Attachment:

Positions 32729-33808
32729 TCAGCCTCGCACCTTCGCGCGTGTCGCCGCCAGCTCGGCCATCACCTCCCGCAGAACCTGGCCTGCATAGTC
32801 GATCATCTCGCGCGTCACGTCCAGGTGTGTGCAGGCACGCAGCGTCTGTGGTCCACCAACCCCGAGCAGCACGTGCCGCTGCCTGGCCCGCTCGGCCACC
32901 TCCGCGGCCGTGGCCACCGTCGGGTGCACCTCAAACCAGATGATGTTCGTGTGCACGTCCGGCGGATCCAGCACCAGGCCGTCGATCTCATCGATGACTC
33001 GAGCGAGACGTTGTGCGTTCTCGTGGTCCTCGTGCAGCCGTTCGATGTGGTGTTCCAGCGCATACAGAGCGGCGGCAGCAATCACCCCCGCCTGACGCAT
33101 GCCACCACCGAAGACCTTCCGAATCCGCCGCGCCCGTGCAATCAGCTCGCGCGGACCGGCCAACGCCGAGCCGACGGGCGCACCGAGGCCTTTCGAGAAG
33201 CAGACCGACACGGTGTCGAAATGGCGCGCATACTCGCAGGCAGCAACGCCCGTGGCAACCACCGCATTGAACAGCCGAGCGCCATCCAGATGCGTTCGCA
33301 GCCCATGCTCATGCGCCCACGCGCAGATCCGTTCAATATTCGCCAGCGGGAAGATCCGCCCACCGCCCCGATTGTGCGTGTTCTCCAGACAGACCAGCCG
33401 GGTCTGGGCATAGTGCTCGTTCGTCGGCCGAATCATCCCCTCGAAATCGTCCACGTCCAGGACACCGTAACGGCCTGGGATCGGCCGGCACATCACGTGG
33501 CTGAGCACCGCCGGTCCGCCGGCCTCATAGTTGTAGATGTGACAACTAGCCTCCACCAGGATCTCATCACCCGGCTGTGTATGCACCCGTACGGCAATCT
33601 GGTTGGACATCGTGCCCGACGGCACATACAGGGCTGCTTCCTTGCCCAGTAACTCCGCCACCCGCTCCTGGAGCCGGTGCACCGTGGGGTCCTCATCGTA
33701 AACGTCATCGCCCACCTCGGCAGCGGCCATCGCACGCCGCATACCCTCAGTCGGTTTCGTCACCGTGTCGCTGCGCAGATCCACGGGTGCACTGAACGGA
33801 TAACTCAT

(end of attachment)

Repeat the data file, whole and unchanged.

Positions 32729-33808
32729 TCAGCCTCGCACCTTCGCGCGTGTCGCCGCCAGCTCGGCCATCACCTCCCGCAGAACCTGGCCTGCATAGTC
32801 GATCATCTCGCGCGTCACGTCCAGGTGTGTGCAGGCACGCAGCGTCTGTGGTCCACCAACCCCGAGCAGCACGTGCCGCTGCCTGGCCCGCTCGGCCACC
32901 TCCGCGGCCGTGGCCACCGTCGGGTGCACCTCAAACCAGATGATGTTCGTGTGCACGTCCGGCGGATCCAGCACCAGGCCGTCGATCTCATCGATGACTC
33001 GAGCGAGACGTTGTGCGTTCTCGTGGTCCTCGTGCAGCCGTTCGATGTGGTGTTCCAGCGCATACAGAGCGGCGGCAGCAATCACCCCCGCCTGACGCAT
33101 GCCACCACCGAAGACCTTCCGAATCCGCCGCGCCCGTGCAATCAGCTCGCGCGGACCGGCCAACGCCGAGCCGACGGGCGCACCGAGGCCTTTCGAGAAG
33201 CAGACCGACACGGTGTCGAAATGGCGCGCATACTCGCAGGCAGCAACGCCCGTGGCAACCACCGCATTGAACAGCCGAGCGCCATCCAGATGCGTTCGCA
33301 GCCCATGCTCATGCGCCCACGCGCAGATCCGTTCAATATTCGCCAGCGGGAAGATCCGCCCACCGCCCCGATTGTGCGTGTTCTCCAGACAGACCAGCCG
33401 GGTCTGGGCATAGTGCTCGTTCGTCGGCCGAATCATCCCCTCGAAATCGTCCACGTCCAGGACACCGTAACGGCCTGGGATCGGCCGGCACATCACGTGG
33501 CTGAGCACCGCCGGTCCGCCGGCCTCATAGTTGTAGATGTGACAACTAGCCTCCACCAGGATCTCATCACCCGGCTGTGTATGCACCCGTACGGCAATCT
33601 GGTTGGACATCGTGCCCGACGGCACATACAGGGCTGCTTCCTTGCCCAGTAACTCCGCCACCCGCTCCTGGAGCCGGTGCACCGTGGGGTCCTCATCGTA
33701 AACGTCATCGCCCACCTCGGCAGCGGCCATCGCACGCCGCATACCCTCAGTCGGTTTCGTCACCGTGTCGCTGCGCAGATCCACGGGTGCACTGAACGGA
33801 TAACTCAT